Hu Deping's latest book charts Hu Yaobang's intellectual legacy from the 1960s to the 1980s – and the decisive junctures in the debate over socialist policies during those periods
The new book by Hu Deping, "Why China Wanted Reform – Remembering My Father Hu Yaobang," is a compilation of essays written by the author in recent years. The book touches upon issues ranging from the 1960s all the way up to the 1980s and recalls Hu Yaobang's perspectives and ideological shifts toward reform.
The book begins with direct historical materials of Hu Yaobang, the former general party secretary of China, a renowned reformist, and probes the world of his thoughts, seeking the course of his thoughts on development. Especially important are his first steps from the ideological abyss.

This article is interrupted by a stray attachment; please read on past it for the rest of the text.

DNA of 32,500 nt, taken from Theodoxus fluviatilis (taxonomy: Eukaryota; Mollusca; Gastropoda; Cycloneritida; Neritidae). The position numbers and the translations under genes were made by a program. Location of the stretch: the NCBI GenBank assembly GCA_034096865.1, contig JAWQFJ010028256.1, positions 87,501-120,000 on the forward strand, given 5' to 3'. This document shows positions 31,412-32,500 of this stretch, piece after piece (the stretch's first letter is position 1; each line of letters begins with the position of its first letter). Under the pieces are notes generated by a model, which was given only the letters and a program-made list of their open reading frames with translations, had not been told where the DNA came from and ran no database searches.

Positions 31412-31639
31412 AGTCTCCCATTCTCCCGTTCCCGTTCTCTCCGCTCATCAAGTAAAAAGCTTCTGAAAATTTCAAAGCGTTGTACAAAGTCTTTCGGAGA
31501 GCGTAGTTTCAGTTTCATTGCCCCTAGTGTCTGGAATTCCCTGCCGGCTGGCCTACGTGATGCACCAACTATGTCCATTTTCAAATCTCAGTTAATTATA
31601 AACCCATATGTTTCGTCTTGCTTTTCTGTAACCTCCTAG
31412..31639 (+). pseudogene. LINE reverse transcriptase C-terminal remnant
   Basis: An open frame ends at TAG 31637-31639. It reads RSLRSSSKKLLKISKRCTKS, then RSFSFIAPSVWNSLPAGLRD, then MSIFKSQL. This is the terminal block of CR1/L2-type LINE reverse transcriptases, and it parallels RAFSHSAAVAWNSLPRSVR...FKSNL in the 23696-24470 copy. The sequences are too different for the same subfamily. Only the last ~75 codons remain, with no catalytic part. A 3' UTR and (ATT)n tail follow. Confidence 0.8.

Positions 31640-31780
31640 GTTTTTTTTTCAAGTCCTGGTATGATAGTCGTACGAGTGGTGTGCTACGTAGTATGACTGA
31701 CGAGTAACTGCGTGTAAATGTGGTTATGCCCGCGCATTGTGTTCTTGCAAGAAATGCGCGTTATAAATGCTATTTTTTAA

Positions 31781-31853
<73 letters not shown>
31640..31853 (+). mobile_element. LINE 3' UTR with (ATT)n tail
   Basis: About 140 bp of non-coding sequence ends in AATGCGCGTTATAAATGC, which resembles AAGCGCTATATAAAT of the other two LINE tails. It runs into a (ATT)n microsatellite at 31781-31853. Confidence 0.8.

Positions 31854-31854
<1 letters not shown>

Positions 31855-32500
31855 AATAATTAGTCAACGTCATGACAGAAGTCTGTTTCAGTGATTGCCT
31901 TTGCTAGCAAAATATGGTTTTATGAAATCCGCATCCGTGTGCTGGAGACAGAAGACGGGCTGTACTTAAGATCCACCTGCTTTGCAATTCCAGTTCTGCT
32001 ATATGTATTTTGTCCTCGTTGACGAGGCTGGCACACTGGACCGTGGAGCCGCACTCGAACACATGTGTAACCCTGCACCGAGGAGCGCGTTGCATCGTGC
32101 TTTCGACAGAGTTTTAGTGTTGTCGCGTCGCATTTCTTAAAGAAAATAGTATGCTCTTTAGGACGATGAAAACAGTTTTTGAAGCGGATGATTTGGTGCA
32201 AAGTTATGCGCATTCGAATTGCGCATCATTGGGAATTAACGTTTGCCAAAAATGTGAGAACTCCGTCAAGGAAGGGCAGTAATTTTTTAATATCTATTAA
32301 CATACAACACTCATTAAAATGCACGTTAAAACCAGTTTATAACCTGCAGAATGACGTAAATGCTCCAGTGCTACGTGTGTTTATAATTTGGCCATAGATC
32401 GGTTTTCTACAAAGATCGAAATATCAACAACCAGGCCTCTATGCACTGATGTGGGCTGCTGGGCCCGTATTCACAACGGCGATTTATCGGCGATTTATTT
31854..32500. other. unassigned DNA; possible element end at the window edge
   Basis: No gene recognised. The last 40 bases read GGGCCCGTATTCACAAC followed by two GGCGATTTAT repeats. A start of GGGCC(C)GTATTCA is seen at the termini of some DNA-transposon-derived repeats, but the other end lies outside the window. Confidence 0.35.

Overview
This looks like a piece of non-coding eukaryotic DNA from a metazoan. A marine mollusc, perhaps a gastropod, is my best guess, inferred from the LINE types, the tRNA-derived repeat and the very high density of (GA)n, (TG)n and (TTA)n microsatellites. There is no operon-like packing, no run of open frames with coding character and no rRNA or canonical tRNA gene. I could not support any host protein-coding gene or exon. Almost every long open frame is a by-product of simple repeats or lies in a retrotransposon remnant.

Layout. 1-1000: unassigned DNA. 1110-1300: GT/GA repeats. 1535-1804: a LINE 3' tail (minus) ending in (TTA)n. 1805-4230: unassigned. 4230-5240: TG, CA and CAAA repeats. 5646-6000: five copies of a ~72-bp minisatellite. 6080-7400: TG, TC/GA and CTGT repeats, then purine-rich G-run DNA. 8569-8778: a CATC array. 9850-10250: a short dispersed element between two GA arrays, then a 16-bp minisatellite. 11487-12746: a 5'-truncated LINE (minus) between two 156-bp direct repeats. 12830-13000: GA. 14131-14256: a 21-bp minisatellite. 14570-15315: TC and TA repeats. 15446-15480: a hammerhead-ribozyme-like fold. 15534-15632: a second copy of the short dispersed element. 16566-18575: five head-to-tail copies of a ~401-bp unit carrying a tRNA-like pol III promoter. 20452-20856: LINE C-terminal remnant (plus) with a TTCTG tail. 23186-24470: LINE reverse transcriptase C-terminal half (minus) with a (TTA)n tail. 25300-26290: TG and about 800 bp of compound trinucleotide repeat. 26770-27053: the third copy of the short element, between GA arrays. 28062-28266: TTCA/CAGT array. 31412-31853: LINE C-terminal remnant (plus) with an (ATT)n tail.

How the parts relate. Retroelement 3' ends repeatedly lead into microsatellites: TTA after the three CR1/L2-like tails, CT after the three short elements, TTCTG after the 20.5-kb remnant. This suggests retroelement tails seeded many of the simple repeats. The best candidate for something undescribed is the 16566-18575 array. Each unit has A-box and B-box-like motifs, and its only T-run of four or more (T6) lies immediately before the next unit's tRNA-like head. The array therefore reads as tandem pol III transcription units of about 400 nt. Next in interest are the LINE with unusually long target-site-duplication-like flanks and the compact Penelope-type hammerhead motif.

In the 22 years since the death of Hu Yaobang, even after an era of daring and energetic individuals, we still cherish the memory of this reform pioneer. We cherish the memories of his immense contributions to the liberation of ideology, political rehabilitation of the unjustly condemned, liberation of productivity, etc. However, as history ever makes memory murky, very few young people know that once in the history of the ruling party, there appeared a CCP Secretary so dearly beloved by the people.
Zhang Lifan is a scholar on modern history.
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